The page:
Sunday, December 8, 2019

Speaking out


Luxury develops a conscience
December 2019 2001

Luxury, be it travel or retail, has always been associated with excessive consumerism, disposable income and guilty pleasures (but for a few exceptions). Yet, as millennials and generation Z consumers are driving 85 per cent of global luxury sales growth, they expect luxury brands to be aligned with their values.

A recent report from Nielsen showed that 73 per cent of millennial respondents were willing to spend more on a product if it came from a sustainable or socially conscious brand. That’s more than what older generations indicated. Furthermore, 81 per cent of millennials expect the brands that they buy into to be transparent in their marketing and actively talk about their sustainability impact.

This is the age of philanthropic luxury and travel brands cannot ignore this trend.

Ahead of ILTM Cannes 2019, the focus of which is conscious luxury, Alison Gilmore, ILTM portfolio director, comments: “Today, a powerful and influential group of ultra-high-net-worth and high-net-worth consumers are preferring to view travel as a gateway to experiences including philanthropy, conservation, wellness, cultural and intellectual pursuits, sport and more. With travel as the means but not an end in itself, travel categories are converging, and travel brands find themselves at the centre of a vast new, eco-system. So, how do we respond? What do we need to know to navigate through this transformation?”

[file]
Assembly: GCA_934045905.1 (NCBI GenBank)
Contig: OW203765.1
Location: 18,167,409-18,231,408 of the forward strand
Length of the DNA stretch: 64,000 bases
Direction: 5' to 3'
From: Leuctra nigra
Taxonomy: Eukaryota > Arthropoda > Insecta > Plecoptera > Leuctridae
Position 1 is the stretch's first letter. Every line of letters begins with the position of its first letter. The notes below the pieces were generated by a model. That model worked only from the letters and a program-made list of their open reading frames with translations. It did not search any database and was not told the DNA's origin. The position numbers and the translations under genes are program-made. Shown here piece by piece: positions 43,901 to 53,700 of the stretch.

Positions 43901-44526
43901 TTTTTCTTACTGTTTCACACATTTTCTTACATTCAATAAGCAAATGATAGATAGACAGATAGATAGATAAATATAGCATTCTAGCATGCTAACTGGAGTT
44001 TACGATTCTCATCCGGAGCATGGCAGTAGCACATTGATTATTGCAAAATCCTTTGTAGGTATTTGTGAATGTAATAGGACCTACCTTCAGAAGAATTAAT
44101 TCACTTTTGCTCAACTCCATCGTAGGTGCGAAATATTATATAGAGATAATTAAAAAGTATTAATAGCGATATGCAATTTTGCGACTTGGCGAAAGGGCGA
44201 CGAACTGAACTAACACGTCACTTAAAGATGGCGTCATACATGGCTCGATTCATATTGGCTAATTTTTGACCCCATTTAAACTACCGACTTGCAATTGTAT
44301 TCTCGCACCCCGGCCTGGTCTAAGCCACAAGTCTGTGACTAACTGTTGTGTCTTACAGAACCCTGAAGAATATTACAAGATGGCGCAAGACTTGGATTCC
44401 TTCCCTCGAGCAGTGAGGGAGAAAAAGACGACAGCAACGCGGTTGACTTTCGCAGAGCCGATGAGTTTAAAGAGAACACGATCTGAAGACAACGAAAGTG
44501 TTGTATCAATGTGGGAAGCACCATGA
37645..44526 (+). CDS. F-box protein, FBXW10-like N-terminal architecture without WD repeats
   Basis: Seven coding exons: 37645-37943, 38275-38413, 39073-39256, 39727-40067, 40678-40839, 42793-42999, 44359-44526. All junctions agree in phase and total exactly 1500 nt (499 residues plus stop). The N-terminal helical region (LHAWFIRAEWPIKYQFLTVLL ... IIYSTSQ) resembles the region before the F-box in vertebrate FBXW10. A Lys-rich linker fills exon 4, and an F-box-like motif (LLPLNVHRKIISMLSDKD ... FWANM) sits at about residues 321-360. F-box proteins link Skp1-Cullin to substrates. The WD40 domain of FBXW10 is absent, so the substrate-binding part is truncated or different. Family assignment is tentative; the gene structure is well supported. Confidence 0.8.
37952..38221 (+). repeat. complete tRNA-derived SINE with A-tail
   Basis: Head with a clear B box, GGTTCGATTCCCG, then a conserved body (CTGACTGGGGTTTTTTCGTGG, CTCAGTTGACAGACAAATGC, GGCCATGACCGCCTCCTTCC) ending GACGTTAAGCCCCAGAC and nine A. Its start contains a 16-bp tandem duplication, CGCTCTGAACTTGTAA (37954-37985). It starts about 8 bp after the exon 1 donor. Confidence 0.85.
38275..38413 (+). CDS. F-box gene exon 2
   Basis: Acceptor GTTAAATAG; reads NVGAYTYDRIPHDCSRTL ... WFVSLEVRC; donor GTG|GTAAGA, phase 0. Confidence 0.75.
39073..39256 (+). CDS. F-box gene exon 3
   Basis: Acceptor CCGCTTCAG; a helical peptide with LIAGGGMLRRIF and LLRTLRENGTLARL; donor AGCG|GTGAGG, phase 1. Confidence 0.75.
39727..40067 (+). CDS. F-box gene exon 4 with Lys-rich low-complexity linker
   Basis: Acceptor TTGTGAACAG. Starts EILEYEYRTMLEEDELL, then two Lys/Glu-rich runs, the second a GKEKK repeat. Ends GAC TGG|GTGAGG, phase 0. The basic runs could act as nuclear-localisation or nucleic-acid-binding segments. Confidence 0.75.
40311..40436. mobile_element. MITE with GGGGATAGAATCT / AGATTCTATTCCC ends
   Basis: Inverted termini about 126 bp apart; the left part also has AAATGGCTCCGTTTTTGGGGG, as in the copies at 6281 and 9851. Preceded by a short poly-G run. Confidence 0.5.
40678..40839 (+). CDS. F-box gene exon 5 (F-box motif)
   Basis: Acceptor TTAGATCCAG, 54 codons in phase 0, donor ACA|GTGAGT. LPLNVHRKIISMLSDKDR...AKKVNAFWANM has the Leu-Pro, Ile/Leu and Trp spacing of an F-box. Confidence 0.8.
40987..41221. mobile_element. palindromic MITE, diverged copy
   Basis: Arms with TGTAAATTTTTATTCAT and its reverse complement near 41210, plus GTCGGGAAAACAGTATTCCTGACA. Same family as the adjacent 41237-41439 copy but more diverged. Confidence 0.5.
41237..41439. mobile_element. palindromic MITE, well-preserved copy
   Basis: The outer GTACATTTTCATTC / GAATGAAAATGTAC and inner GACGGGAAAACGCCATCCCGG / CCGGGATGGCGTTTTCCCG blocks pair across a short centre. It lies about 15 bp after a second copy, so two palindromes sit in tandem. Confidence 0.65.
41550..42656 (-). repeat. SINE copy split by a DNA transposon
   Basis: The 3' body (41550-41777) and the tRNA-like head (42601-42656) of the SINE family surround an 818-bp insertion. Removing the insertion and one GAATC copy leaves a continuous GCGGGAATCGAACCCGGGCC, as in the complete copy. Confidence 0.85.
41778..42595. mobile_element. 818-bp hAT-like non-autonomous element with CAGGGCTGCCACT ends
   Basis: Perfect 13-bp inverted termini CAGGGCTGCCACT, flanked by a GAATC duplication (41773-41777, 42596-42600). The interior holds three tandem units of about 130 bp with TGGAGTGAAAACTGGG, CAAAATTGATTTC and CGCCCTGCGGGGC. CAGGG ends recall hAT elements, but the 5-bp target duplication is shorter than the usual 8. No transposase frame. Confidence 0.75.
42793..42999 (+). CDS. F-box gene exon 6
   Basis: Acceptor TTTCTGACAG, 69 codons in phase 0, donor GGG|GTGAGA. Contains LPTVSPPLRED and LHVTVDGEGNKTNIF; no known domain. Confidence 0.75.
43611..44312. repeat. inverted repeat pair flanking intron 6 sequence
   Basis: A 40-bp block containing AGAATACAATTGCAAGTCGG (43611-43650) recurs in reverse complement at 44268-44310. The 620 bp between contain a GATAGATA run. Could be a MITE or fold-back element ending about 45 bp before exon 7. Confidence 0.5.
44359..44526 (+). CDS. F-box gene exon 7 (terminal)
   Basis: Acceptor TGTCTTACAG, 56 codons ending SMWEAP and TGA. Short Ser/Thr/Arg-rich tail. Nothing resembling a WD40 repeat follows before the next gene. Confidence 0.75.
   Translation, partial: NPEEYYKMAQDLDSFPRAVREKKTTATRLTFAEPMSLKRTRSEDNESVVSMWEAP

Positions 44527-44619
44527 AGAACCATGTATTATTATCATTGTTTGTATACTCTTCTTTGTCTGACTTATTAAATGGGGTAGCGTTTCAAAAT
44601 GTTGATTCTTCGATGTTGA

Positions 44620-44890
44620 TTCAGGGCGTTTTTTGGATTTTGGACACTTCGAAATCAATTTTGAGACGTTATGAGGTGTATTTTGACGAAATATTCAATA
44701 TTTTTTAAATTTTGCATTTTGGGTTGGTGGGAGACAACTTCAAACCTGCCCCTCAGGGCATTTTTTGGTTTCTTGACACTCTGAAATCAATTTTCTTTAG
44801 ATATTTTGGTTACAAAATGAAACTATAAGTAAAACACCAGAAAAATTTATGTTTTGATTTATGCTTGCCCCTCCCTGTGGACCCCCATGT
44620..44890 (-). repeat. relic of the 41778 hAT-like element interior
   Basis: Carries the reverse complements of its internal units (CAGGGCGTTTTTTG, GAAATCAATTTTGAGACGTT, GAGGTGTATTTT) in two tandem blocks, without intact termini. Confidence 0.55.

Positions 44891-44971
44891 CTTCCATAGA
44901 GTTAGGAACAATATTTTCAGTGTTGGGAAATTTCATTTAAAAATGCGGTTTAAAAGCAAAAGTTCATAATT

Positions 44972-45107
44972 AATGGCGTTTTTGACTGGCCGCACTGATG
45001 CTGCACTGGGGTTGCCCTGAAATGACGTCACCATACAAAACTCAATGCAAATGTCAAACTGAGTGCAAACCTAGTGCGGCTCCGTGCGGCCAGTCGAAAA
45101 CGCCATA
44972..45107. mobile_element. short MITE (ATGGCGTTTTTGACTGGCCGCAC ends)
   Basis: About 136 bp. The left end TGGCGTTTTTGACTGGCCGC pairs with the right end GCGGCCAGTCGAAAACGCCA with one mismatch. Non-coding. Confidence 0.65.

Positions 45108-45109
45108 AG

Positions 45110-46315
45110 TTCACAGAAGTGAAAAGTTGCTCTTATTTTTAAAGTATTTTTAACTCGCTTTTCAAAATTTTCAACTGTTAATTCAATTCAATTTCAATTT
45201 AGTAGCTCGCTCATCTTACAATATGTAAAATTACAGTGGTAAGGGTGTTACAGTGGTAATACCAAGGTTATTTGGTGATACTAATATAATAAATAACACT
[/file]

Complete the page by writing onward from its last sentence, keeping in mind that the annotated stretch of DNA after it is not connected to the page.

Luxury brands are usually built on aura and mystique, but young customers are demanding to clear away the cobwebs and know more – they want to know how brands are making a positive change in their ecosystems. They want to know that raw materials are being sourced in an ethical way, the labour is not being abused, lesser privileged communities are benefitting from their purchase and, of course, nature is not exploited.

The environment has been important in purchase decisions for a while, which is why hotels are going plastic free, turning towards renewable sources of energy, minimising waste and going green (if only to maximise the bottom line, in some cases). Destinations in the Indian Ocean are wondering how to dispose off huge piles of garbage. Airlines are announcing aircraft that are noise-pollution and emission free.

Now this eco-consciousness has to be taken to a whole new different level, to include social consciousness as well, and the buyers are demanding authenticity.

These days it is likely not enough for a hotel to share a portion of its profits with the local orphanage or for an airline to build a school in an impoverished country. The hotel and airline should make microsites and promote these positive messages, without being too pushy and while remaining authentic, as the new generation of luxury spenders is making their decisions based on these activities.     

However, it begs the question: does luxury have a conscience? Of course, it does. Otherwise the world’s biggest charities would not exist.

However, how conscious is luxury? And where does this consciousness end? Is it aware of its excesses? And if it is, is conscious luxury merely a channel to brush off one’s guilt? And do luxury spenders themselves practice the social consciousness they expect out of their favourite brands?

* Your turn. [email protected]   





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